My husband and I met in college. We got married a few months after I graduated and he still had a few classes left. We managed to walk away with two bachelor’s degrees and no debt. We paid our own way and didn’t have full-ride scholarships. It wasn’t easy, but we did it.
With the cost of a college education rising, you’ll want to make a plan early for how you are going to pay (or help pay) for your children’s education, or your own. Looking at the numbers is overwhelming to say the least. Squirreling away the complete cost of a college education might not be possible, but don’t let that stop you from doing something!
Don’t put all your eggs in one basket. While it would be nice to count on a full-ride scholarship, the fact is that most people don’t get one. Diversifying your plan to afford college is the most practical way to make it happen.
Here are six practical ideas to help you prepare for the cost of college.
Choose an affordable school
The cost of tuition won’t be the only factor you’ll take into when choosing a college or university, but it should definitely be near the top. The range of tuition costs is enormous! In most cases, private universities are going to cost much more than state schools. When you compare costs of different schools, look at the big picture, not just the cost of tuition. Be sure to take into consideration the cost of living.
Don’t discount the option of attending a community college, especially if you are unsure of your major. You can get your general education classes for a fraction of the price that you would pay at a larger university.
For my husband and I, going to an affordable school is one of the main reasons we don’t have to deal with student loans from our undergraduate degrees.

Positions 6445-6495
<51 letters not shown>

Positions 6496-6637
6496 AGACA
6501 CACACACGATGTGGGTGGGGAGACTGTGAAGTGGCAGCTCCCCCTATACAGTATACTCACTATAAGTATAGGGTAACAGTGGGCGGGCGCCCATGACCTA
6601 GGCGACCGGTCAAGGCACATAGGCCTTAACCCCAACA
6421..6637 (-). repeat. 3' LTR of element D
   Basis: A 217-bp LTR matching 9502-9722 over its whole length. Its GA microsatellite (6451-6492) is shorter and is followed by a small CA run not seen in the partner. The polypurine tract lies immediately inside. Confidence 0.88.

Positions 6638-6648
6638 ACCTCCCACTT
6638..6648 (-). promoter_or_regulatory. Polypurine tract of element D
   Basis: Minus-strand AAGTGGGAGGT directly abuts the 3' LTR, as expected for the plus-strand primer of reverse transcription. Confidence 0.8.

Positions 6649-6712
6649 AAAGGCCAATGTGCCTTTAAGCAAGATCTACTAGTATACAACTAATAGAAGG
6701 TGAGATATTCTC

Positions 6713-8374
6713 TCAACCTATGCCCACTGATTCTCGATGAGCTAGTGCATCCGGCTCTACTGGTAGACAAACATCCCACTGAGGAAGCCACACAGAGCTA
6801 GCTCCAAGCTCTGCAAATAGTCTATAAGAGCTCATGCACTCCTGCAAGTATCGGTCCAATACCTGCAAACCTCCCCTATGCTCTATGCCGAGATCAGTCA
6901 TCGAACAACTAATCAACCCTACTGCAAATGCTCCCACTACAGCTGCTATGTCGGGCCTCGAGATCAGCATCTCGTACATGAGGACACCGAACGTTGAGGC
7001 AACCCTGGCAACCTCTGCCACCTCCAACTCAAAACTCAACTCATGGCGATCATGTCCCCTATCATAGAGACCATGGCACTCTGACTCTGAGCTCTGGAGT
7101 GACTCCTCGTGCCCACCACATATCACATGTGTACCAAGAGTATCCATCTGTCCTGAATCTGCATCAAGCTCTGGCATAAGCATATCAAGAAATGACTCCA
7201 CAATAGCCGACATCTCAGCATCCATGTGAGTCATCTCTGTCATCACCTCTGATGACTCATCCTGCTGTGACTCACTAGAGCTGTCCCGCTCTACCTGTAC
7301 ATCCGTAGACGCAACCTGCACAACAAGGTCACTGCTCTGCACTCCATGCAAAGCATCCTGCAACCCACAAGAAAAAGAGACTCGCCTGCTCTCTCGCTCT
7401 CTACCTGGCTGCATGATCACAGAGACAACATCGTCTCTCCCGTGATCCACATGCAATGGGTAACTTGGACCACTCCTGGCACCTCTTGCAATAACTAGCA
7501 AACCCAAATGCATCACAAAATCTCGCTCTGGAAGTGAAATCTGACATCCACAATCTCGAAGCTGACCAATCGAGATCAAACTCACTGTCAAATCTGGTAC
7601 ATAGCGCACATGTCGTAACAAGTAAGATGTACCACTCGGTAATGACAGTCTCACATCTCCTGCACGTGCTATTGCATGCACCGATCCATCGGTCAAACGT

Encourage your kids to work hard in high school to increase their chances of getting scholarships. Seek out scholarship opportunities. Don’t wait for them to come to you. Apply for local scholarships, as well as national scholarships and scholarships sponsored by the school.
Start applying for scholarships early. Don’t wait until the last minute. When the deadlines get close it’s easy to toss the application aside, saying, “Well I probably wouldn’t have gotten it anyway.”
Don’t quit applying for scholarships after your freshman year. While I only had some small local scholarships when I started out, after doing well my freshman year, I received a scholarship that covered half of my tuition for all of my subsequent years.
Work full-time during the summer
Summers aren’t just for fun in the sun. During the summer, take a break from school and work your tail off! Consider getting more than one job if you can. If you can hack sales, then selling pest control or security systems is a lucrative summer job. If sales isn’t your thing, (I totally understand, it’s not mine either), find something else that pays well, even if it isn’t pretty. You can do anything for a couple of months, right?